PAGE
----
The Marketplace Abhors a Vacuum, Particularly During a Pandemic

A few months ago, Sarah Walker-Hall (a fellow brand planning director) and I were discussing the proliferation of purpose-driven advertising – the good, the bad, and the ugly. After the Nike/Kaepernick needle-scratch moment, REI’s launch into protecting public lands, Gillette’s stand against toxic masculinity, and a Pride Month of myriad cringeworthy examples, this was what two planner types had to discuss. Casually. In the same room. Three feet apart. (Remember that? Being in the same room together…that was swell.)

This gave way to the quintessential, perennial brand planning question: Why? Why would these companies feel the need to shift their role in society so dramatically – taking on injustice, social issues, and even our own government? Why was this necessary? What had changed in our culture that made it so?

In part one of this thought piece, we explored the correlation of America’s eroding trust in our government, academia, and the church. We found declining American trust that our government will do the right thing most or all of the time, the fact that participation in organized religion is at an all-time low despite a slow but steady rise in personal spirituality, and rising belief (despite record-high participation) that higher education is headed in the wrong direction. We posited that these erosions left a void in the role of America’s moral leadership, causing brands to step forward and giving rise to purpose-driven marketing and leadership. Hence the title of our original piece, “The Marketplace Abhors a Vacuum” (1) – just as nature does.

Now, a global pandemic has made landfall in the United States. There is not an industry, category, or person (except maybe the members of isolated tribes) who has not been impacted in some way. As we reflect on the ideas presented in part one, we recall that many data points we reviewed – primarily for trust in government and participation in organized religion – were buoyed (even if only briefly) by moments of national crisis. Immediately after 9/11, for example, trust in government saw a 10-percentage-point bump, one of a few momentary reprieves in what had been a steady 60-year decline. Church attendance also increased for a few months after the tragedy.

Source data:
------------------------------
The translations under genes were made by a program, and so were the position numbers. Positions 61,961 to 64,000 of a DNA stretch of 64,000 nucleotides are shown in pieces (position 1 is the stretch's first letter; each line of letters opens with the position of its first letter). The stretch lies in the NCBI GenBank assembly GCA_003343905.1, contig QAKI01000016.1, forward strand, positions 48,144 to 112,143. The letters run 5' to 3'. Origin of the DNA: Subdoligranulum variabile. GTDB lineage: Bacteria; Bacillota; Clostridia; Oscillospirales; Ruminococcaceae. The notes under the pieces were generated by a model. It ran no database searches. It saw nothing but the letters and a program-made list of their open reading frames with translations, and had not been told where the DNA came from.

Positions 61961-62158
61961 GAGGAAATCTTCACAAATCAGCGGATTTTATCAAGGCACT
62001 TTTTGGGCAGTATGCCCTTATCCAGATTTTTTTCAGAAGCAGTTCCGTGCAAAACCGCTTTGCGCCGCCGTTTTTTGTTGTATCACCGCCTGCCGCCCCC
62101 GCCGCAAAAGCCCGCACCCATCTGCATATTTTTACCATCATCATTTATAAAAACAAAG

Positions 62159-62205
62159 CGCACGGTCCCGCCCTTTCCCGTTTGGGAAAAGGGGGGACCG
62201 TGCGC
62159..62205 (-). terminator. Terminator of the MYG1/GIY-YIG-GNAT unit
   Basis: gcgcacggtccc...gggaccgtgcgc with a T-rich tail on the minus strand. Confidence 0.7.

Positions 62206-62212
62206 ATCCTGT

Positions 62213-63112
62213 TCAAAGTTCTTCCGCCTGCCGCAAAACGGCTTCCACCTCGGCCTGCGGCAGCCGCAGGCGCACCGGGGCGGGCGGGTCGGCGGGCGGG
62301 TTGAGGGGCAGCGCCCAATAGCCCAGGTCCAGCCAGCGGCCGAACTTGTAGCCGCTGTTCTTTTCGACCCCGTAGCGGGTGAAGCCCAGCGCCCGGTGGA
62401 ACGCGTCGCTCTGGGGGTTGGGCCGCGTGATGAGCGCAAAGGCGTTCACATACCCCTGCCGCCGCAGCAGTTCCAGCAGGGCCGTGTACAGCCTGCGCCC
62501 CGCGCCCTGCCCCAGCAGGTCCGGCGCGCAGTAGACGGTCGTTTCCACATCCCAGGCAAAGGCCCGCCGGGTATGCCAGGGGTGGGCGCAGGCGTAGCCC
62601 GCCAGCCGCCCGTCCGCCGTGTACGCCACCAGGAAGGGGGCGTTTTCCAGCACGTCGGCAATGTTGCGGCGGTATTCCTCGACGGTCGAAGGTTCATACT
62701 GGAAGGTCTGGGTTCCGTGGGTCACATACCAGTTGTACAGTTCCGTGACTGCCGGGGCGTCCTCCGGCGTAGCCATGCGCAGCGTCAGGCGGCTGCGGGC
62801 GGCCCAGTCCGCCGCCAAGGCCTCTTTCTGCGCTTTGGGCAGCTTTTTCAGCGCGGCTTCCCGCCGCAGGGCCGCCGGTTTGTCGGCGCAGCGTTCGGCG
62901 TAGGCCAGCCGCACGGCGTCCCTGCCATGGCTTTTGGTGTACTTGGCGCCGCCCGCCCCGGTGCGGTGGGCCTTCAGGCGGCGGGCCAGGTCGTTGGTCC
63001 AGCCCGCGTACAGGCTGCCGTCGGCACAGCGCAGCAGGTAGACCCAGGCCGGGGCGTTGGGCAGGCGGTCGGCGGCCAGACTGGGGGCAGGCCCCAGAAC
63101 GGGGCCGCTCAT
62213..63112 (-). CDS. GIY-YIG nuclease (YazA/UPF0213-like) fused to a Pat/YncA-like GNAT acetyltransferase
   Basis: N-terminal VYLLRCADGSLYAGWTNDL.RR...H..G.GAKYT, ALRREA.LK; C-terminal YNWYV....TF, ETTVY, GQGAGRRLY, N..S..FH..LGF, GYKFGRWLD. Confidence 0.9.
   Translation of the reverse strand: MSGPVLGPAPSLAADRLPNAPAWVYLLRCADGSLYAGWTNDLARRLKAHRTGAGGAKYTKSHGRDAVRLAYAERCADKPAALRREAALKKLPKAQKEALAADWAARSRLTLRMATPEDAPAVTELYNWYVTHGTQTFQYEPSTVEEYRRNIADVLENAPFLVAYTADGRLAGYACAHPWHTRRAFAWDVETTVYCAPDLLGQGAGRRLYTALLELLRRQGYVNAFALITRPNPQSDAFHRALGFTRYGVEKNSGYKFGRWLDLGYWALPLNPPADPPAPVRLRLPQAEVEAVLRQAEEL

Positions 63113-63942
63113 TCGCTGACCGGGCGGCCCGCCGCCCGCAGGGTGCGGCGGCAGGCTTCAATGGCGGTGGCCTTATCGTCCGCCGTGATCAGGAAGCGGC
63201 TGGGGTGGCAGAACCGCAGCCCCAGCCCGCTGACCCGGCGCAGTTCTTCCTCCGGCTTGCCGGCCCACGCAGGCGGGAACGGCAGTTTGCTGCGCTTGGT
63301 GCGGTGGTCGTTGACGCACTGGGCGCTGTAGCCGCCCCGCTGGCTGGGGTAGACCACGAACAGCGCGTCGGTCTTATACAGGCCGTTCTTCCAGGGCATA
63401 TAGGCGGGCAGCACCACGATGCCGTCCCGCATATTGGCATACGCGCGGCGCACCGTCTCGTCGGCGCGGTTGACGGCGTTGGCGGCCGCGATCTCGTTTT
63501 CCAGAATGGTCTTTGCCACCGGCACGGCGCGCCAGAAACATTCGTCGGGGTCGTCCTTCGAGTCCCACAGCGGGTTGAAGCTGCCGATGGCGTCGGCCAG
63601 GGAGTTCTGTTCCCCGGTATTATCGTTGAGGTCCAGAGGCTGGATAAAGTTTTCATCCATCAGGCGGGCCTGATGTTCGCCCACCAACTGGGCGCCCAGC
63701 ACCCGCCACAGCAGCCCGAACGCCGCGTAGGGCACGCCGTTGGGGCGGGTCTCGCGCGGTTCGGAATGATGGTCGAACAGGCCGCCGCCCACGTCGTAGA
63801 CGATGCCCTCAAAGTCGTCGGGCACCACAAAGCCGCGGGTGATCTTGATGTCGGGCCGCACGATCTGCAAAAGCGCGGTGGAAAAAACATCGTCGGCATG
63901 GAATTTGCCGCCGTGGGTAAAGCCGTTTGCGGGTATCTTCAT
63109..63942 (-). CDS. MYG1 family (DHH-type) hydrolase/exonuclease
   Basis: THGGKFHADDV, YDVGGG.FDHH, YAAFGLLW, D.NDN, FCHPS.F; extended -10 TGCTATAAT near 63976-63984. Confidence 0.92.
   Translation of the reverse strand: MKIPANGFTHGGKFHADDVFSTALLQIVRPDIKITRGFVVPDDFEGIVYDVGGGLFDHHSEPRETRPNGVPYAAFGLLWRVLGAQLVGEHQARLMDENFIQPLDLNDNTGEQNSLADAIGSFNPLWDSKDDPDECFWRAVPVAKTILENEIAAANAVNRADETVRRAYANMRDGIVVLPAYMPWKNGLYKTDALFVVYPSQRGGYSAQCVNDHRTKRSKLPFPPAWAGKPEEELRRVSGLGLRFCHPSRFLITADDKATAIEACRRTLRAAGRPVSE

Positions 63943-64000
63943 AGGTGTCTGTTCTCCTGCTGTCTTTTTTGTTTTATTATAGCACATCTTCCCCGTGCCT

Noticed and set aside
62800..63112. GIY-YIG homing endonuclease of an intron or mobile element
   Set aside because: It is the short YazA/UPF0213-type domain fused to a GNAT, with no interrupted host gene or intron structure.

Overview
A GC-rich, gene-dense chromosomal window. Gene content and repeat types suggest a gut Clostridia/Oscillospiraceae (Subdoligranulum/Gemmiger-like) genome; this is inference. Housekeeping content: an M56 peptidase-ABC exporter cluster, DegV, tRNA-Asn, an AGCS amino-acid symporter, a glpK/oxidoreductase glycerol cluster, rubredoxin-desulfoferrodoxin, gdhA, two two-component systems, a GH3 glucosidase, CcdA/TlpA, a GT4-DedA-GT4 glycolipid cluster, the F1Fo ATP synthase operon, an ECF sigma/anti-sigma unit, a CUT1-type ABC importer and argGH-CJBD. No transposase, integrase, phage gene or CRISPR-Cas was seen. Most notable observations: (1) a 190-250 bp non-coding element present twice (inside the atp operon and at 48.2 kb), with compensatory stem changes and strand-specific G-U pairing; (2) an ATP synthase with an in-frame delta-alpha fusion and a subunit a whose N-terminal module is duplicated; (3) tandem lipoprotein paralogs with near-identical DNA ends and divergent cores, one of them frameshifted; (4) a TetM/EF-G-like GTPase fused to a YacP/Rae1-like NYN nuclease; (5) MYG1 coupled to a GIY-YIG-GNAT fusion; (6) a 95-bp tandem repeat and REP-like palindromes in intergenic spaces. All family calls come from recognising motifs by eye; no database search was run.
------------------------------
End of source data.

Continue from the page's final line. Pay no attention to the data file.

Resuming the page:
While the same longitudinal studies referenced in our original piece have not yet conducted COVID-19 waves, early data from other sources (2) suggests that there may be some truth to the saying, “There are no atheists in foxholes.” Some 15 percent of those who said they seldom or never pray, and nearly a quarter of those who said they do not belong to any religion, reported praying during the outbreak. Of course, personal spirituality is not the same as participation in organized religion, but according to Gallup analysts, it may suggest some kind of “religious renaissance.”

On the other hand, public reaction to how our government, particularly our president, is doing in response to the outbreak has been thoroughly researched. As with 9/11, it’s common for presidential approval ratings to spike after a national crisis. This is often called the “rally round the flag” public response. Although President Trump saw a 10-percentage-point climb in approval ratings from March 8 to March 29 (3), it was relatively short-lived.

Unsurprisingly in today’s partisan climate, for as closely as Democrats and Republicans align on their approval ratings of how public health and state and local governments are doing at responding to the outbreak, they are far apart on their approval of how President Trump has responded (4).

Whether or not they approve of the way government is handling the situation, the American people rely on this institution for guidance that is a matter of life or death.